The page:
The provincial government’s announcement this week of a $500,000 feasibility study into a fixed-link rapid transit connection across Burrard Inlet to the North Shore has rekindled interest in a popular idea that one former mayor says had been briskly discarded not long ago as being too difficult and too costly.
In 2017, Darrell Mussatto, the former mayor of the City of North Vancouver, told Postmedia he had spoken to TransLink CEO Kevin Desmond about doing a “high-level feasibility” study on replacing the SeaBus with a fixed-link crossing between Waterfront Station and Lonsdale Quay.
On Wednesday, Mussatto said that while the idea had some support at the time, nothing much came of it. As he recalled, it was set aside after a “quick and dirty look” due to cost considerations and perceived engineering difficulties due to the depth of the inlet in that area. He could not recall any report having come out on the issue.
TransLink was unable to meet a request for comment Wednesday.
Mussatto said he was “very happy” to hear that the province planned to study the idea more closely.
“When you’re the mayor of a small city and you’ve got Vancouver and Surrey there, their priorities tend to trump ours. So that’s why I’m really happy to see that they’re now moving ahead with looking at whether it’s feasible or not,” he said.
The Ministry of Transportation and Infrastructure will put up $250,000 toward the study, with the District of North Vancouver and the cities of North Vancouver, West Vancouver and Vancouver contributing the remainder. The study is slated to conclude early next year.
To date, “no comprehensive feasibility study has been completed to fully assess what viable options there may be for a potential rapid-transit crossing across the Burrard Inlet to the North Shore,” according to the ministry, although there was preliminary geotechnical work completed in the 1960s that looked at a Brockton Point connection.
The study will examine the technical feasibility of various alignment and connection options, according to the ministry.
West Vancouver-Sea to Sky MLA Jordan Sturdy, the transportation critic for the B.C. Liberal party, said he believed there was a great business case for rapid transit to the North Shore.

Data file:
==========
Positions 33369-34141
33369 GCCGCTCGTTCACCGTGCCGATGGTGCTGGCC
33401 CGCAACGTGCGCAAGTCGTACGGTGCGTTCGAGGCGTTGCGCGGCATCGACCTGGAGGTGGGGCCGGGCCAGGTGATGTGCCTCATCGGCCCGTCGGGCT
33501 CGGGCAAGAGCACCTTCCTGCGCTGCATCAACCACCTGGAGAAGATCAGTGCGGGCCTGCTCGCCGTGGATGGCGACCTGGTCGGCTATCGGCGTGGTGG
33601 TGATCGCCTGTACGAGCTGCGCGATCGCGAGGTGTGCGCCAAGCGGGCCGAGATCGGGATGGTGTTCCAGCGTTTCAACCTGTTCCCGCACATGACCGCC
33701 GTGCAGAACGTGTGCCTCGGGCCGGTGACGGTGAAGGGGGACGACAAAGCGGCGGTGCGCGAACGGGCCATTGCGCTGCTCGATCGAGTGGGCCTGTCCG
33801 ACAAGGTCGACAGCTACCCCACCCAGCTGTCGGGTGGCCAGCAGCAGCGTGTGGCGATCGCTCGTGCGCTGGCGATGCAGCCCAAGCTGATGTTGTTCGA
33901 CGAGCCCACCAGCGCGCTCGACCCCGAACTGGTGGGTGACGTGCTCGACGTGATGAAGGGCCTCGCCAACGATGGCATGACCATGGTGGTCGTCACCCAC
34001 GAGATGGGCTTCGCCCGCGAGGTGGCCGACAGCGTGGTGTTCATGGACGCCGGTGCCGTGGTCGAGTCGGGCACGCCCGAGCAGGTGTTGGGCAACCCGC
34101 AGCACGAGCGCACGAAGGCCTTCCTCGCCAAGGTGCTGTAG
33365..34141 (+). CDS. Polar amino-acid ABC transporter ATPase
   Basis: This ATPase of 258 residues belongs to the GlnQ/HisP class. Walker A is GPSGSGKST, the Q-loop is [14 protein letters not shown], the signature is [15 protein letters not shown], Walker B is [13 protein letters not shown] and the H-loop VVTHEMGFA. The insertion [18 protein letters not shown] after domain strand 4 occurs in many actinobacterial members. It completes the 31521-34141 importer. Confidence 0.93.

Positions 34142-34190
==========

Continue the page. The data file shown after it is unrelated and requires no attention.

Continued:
“We feel that in any assessment, all options, all possibilities, need to be explored to some degree,” he said.
A working group for the Integrated North Shore Transportation Planning Project released a report last summer that considered, as part of a broader analysis, the idea of rapid transit between the North Shore and Burrard Peninsula, in the vicinity of either the Second Narrows or the SeaBus route. The analysis found “ridership would be low” on such an eastern link “because of the dispersed development it would serve.” But it found a western link connecting Lonsdale City Centre with the SkyTrain in Downtown Vancouver would attract strong ridership.
“Some of the new transit ridership would come from a shift from automobile use, but most of the increase would be from new trip patterns. For example, a North Shore resident who shopped locally might shift their activity to downtown because of improved transit accessibility and vice versa,” the report found.
The group found a rapid transit connection would have “little impact” on bridge congestion, but that it may lead to increased transit use by existing commuters.
Further study on the idea would be made as TransLink fleshes out a new regional transportation strategy it has dubbed Transport 2050, according to the report. That strategy is slated to be a roadmap for transit projects over the next three-plus decades.
Erik Eberhardt, a geological engineer and professor at the University of B.C., said there are many examples in places like Norway of tunnels akin to one that would cross the Burrard Inlet.
“It always comes down to cost-benefit ratio and technical challenges,” he said of the project’s feasibility.
On the question of costs, Eberhardt threw out the figure of up to $2 billion, given the increased risks of tunnelling under water, among other considerations.
Looking at the geometry from Downtown Vancouver to the North Shore, “you’ve got a steep decline to stay in good rock and you’ve got a sharp incline,” but something like a SkyTrain may be able to handle that profile, he said. The Canada Line under False Creek was a relatively small-scale project, but effectively used the same technology and skill sets as would be needed for a Burrard Inlet crossing, he said.